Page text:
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‘We wanted to give young people a platform to express their passion’

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Femi Ogundoro


In August 2018, Maxima Media Group launched its TV platform, Views Channel, on Startimes, with the aim of capturing the interest of young people on digital platforms and television in one space. In this interview with CHUKS NWANNE, the Group Managing Director and Chief Executive Officer of the organisation Femi Ogundoro spoke on the experience so far and how the platform is changing TV programming for young people in Nigeria.

By next week, Views Channel will be celebrating its first anniversary, how has it been so far?
IT’S been exciting for us at Maxima Media Group because this is something we’ve been working on for years. With Views Channel, we wanted to give young people platform to express their passion, irrespective of their discipline and I’m happy we’ve been able to achieve that. What Views Channel is trying to do now is to bridge the gap between TV and digital such that young people can express themselves.

However, you can’t talk about Views Channel without talking of Views & Tunes; it’s like a journey in two phases. The very first part was Views & Tunes, which was borne out of the fact that, in the industry at a time, creative people didn’t know so much about the business side of the industry. Secondly, they didn’t have a mechanism with which they could receive feedback on anything. We didn’t have Internet like this that time, so, there was a gap.

With the coming of social media, people were gravitating towards digital. At that point, the relevance of the programme reduced significantly. Everything we do in Nigeria most times is from the producer’s point of view; we don’t always consider the audience. So, we flipped the script and went back to the target audience. We found that, thought social media was giving them opportunity to be heard, the audience wanted to express themselves; they still want to be on TV. Therefore, we pulled back and refocused the platform to be more about the expression and passion of the young people, the millennial. That’s how we rebranded it as Views Channel where young people between 16 and 35 can truly now focus. The idea is to let them know that education is important, but you need to check what you are passionate about. If you combine education with your passion, you will be the best that you can be in life; there will be no regret at old age. This is a platform for young people to express themselves and I’m happy they are taking advantage of it.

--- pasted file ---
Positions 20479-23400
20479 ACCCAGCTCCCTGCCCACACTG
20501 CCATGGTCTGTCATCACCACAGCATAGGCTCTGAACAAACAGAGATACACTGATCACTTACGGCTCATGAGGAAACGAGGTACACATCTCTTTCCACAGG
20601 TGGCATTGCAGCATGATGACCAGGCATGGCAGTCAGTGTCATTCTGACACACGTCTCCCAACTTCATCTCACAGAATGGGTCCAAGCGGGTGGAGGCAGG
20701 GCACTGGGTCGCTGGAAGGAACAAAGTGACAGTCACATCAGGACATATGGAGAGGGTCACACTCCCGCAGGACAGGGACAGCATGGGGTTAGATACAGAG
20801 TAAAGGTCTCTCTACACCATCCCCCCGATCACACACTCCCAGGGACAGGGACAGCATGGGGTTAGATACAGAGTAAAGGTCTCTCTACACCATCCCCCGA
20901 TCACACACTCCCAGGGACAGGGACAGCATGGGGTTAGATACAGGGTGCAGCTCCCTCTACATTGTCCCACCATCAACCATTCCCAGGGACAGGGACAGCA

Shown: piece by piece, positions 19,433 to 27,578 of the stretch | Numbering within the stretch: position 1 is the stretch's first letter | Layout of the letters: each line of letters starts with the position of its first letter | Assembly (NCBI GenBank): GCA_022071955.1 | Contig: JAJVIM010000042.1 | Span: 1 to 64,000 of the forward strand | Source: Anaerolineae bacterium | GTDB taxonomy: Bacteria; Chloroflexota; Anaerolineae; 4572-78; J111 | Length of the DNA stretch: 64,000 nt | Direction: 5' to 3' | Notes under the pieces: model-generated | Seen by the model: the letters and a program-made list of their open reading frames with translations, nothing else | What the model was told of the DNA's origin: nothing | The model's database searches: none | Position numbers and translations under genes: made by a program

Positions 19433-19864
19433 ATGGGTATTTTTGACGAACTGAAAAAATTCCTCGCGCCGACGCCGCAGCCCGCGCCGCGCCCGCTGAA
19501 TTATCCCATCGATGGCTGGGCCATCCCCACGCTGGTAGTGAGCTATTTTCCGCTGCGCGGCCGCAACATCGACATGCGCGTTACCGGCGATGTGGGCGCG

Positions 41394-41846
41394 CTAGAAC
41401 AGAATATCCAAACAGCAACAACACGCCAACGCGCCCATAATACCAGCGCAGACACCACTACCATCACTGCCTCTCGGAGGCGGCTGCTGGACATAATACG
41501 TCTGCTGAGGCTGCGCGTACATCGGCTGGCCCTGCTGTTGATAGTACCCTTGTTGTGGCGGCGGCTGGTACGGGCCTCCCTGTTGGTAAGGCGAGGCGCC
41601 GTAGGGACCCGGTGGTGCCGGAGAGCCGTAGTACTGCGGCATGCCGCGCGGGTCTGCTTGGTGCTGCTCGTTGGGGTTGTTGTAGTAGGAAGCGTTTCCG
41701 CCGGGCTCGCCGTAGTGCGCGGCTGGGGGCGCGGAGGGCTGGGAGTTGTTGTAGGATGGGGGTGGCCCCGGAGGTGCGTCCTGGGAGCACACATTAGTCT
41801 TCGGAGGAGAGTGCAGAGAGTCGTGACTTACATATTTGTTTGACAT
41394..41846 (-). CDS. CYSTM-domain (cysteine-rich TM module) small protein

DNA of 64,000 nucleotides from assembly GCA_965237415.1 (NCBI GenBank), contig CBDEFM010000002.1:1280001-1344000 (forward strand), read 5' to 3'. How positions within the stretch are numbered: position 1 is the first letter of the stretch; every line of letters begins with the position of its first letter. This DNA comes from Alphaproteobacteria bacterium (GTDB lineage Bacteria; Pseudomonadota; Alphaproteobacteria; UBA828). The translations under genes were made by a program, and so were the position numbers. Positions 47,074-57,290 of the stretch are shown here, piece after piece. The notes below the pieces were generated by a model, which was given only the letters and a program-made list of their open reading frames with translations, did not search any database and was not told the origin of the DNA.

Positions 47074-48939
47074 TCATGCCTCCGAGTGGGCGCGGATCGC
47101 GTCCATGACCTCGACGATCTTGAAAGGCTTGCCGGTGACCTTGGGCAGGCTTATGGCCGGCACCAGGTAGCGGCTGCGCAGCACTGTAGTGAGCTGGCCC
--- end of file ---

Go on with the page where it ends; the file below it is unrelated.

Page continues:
Looking back to when this was just an idea, to this point when you are currently showing on Startimes, how does that make you feel?
Let me tell you a story, about three and half years ago, I went to DStv office to speak to them about having a channel on their platform. If you look at my size, when someone sees me and I’m saying I want to have a channel on DStv, they will first look at me like, ‘who sent you?’ So, you could tell from their body language that they have doubts about my proposal. I made efforts to also speak to some top officials of the company, including someone I know very well, but they felt it was beyond me. So, I decided we should just go and do what we need to do.

What was your drive at that time?
One thing I know in life is that when you create value, people will gravitate towards you. It might not happen instantly, but once you create real value, with time, they will come towards you. So, even with DStv not accepting us at a time, we moved on. Even Startimes, I had presented to two of their MDs, but they didn’t see the picture I was trying to paint. First, they are Chinese; I’m explaining something about my market, but they didn’t understand it. However, the guys around them got it a bit, but they are not in charge. You know what I did? I got on a plane to South Africa for a five minutes meeting with their MD for Africa. So, for me, it’s about the spirit of possibility; nothing is impossible.

Was there a prior notice?
Well, I got an information on a Thursday night that he will be speaking somewhere in Sandton, South Africa the following Wednesday. My visa had expired, so, I applied the following day and they said it was going to take me two weeks. I looked for the Consular General’s number; I’m sure I called about 20, people before I got the number. I called him several times before he eventually picked. Before then, I had sent him a text that I needed to be in South Africa; he eventually did the visa in 24 hours. My visa was ready by Tuesday and I flew to South Africa. At the time the guy was speaking at the event, I was there at the Sandton Convention Centre. When he finished, I was waiting at the door; a lot of people were waiting for him. He was asking if I had an appointment but it told him I flew from Nigeria just to meet him, ‘I just need five minutes of your time.’ He then said, ‘young man, I’m listening to you.’